Hope this information helps others as well.. a little about my son.. he is a 21 year old Junior this year playing at Lamar University in Texas. He is a RHP 6'6" 214 lbs. He has a low to mid 90's FB sits usually 90-93 but cant touch 95-96. Really good changeup, very good Slurve  ball.. He played High School ball in Magnolia Texas, was a starting pitcher, finished the season 7-3 record .70 ERA 67K in 47 innings.. also broke school record with 18K in 7 inning game. He then went to Navarro Junior College for 2 seasons.. Starting Pitcher again, had a 15-4 record 143K 138 innings pitched.. also went to JUCO world series 2019 and pitched a complete game against Cowley Junior College and earned the win. Now at Lamar University, he has been told he is one of the 3 starters there.. Now last year Austin had 9 pro teams talking to him all the way to the 3rd day of the draft and he was Not selected.. one of the scouts told him the reason for not being selected was his inconsistency with his FB.. he sat 90-93 most of the season then during the JUCO world series game he only topped out at 90. Now this year he is busting his butt and really working hard.. he has been clocked at 96 peak so far but typically sits 90-93 most of the time. 

So.. my question for the scouts is.... what does he need to do to get more exposure? The Navarro coach didn't really promote any of his players.. now at Lamar University his pitching coach is telling him not to worry, it will happen this year.. We as parents are trying to help get him promoted and are putting videos of him on YouTube and other social media sites.. Every coach that sees him pitch says he's got it... but yet.. he still has not been selected.. fingers crossed and prayers every day that this is his year!!!!

I've attached a small 23 sec clip from him pitching a week ago.. 

 

 

Attachments

Videos (1)
Austin Faith RHP lamar University
Original Post

Pro-ball scouting will find every single player with a projectable MLB tool and draft that player (or offer him a FA contract). There is no promoting him via utube, emails, or any other way.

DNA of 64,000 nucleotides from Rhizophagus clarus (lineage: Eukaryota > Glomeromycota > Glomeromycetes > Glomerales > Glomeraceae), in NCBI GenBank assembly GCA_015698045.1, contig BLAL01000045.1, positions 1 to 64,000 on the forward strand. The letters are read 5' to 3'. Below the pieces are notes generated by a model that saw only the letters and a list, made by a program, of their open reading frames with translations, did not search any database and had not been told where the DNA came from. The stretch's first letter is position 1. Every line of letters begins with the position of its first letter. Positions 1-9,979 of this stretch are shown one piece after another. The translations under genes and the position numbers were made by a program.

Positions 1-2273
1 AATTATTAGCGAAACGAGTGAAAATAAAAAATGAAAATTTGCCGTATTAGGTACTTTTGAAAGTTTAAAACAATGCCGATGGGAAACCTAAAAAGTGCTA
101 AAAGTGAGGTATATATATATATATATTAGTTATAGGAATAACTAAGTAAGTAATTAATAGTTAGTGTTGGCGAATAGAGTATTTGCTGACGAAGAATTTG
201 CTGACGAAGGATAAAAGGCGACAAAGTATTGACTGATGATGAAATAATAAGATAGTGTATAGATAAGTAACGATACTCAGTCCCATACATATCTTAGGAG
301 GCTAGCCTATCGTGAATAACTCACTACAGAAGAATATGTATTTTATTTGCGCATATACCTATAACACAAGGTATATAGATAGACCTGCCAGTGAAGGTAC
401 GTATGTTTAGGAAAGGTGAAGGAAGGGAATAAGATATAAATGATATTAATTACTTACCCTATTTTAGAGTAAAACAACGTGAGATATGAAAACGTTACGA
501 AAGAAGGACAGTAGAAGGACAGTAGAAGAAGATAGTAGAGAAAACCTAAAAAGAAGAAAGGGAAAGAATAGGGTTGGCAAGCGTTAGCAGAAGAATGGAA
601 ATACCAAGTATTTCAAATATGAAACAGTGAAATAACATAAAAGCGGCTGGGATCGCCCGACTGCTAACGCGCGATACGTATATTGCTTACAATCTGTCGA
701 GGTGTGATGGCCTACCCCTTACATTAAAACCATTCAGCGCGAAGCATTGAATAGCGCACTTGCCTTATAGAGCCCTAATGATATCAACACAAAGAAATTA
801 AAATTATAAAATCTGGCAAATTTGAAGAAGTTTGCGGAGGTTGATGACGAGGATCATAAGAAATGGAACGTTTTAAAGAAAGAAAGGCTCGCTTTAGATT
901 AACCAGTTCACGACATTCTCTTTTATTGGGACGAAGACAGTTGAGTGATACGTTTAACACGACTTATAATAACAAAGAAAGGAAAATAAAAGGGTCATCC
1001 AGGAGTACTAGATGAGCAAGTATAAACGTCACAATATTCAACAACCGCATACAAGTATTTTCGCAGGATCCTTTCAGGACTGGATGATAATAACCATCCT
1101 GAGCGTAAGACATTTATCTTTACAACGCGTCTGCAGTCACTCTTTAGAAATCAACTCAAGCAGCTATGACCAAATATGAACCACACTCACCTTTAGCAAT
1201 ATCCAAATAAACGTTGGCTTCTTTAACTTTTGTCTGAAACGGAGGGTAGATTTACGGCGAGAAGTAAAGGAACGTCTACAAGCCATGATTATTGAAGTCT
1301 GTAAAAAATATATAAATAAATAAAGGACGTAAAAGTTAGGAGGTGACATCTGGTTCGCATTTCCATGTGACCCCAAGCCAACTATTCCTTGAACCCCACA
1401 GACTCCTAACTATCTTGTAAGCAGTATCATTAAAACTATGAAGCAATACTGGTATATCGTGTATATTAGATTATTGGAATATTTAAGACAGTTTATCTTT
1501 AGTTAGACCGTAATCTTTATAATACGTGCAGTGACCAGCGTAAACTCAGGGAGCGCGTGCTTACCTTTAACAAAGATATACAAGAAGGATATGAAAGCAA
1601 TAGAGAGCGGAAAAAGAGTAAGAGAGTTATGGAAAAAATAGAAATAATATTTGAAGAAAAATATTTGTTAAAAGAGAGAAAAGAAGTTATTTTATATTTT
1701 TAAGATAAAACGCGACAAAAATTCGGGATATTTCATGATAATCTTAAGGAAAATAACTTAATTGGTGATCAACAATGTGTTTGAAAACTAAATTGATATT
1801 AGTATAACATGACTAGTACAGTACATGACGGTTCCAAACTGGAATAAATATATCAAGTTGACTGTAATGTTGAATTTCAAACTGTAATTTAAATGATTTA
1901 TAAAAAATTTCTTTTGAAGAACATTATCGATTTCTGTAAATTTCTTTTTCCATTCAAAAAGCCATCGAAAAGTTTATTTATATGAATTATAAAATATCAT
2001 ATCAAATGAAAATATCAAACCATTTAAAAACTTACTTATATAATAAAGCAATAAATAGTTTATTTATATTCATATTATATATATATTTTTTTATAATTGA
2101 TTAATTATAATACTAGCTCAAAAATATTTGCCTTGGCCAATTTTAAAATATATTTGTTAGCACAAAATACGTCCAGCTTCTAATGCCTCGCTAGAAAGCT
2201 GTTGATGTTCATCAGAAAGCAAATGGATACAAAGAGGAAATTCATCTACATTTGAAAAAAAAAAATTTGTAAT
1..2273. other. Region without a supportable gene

Texas is covered by every single MLB team - most, if not all, with multiple area scouts because the state is huge AND a hotbed of talent. 

I know the wait is difficult for you'll and him. And yes, not sitting 90 after sitting above that all year long was probably a factor. (What did he state as his bonus amount last year? I assume because he had discussions with multiple clubs, he threw out a number.)

By your description, he took the result of last year's draft and used it as fuel to up his game - a very good use of his disappointment.

I would go out on a limb and say that every pitcher in the country sitting 90-3 for an entire season will eventually get drafted (assuming repeatable mechanics, decent control, and at least two pitches PLUS and an in-the-ball-park bonus demand). (No injury.)

He's doing all he can working his tail off. Scouts will be plentiful at Lamar home games - they are well known.

Also, have a bonus number that is realistic and don't let that knock him out of consideration.

PS, the coach at Lamar is correct. Also, be aware, that I have seen more than a few players regress as draft pressure mounts. It's best (and virtually impossible) to ignore the draft and focus on his job  - winning and getting guys out.

Last edited by Goosegg

Assuming he is getting good results this Spring with his pitches he seems like he has many of the desired traits.  Size being very unteachable  Fastball is certainly in the very desirable range.  

My son had a team mate that threw an easy 93 mph fastball.  It was effortless in watching him.  Unfortunately, he had absolutely no movement and it was regularly squared up and led to a very high ERA.  He was still drafted as a Senior and had a good first season in short season A ball.  If the fastball has little movement that can be a detractor.  

Generally, the interested scouts will talk to the player to begin getting a read on him.  

If he has similar success at DI as he did his JUCO I would suspect he will get drafted.  Logically, I would have thought someone would have taken him based on size and fastball.

If not drafted then certainly try to get in a high level Summer League if possible.  If he only is on a Temp contract in the Cape there are a lot of eyes on him during the time he is there.

The pitching coach at Lamar is a solid guy. You can take him at his word. All the things you are doing will not accomplish anything. Let your son play ball and support him as a parent instead of trying to be his agent. 

I am curious, why  did you use your sons name?

Your son wasn't drafted because he wasn't ready to play professional ball out of Navarro. Obviously. Often teams like to see how JUCO players do in D1.  And sometimes it doesn't happen until their senior year.

Nothing you can do at this point, it is up to him and his coach to figure it out.  Hopefully he can help them to win more games!

Enjoy the moments!

 

Thanks for the comments and direct opinion... as for using his name, I obviously made a mistake by posting that as the display name, not sure how to change or edit that..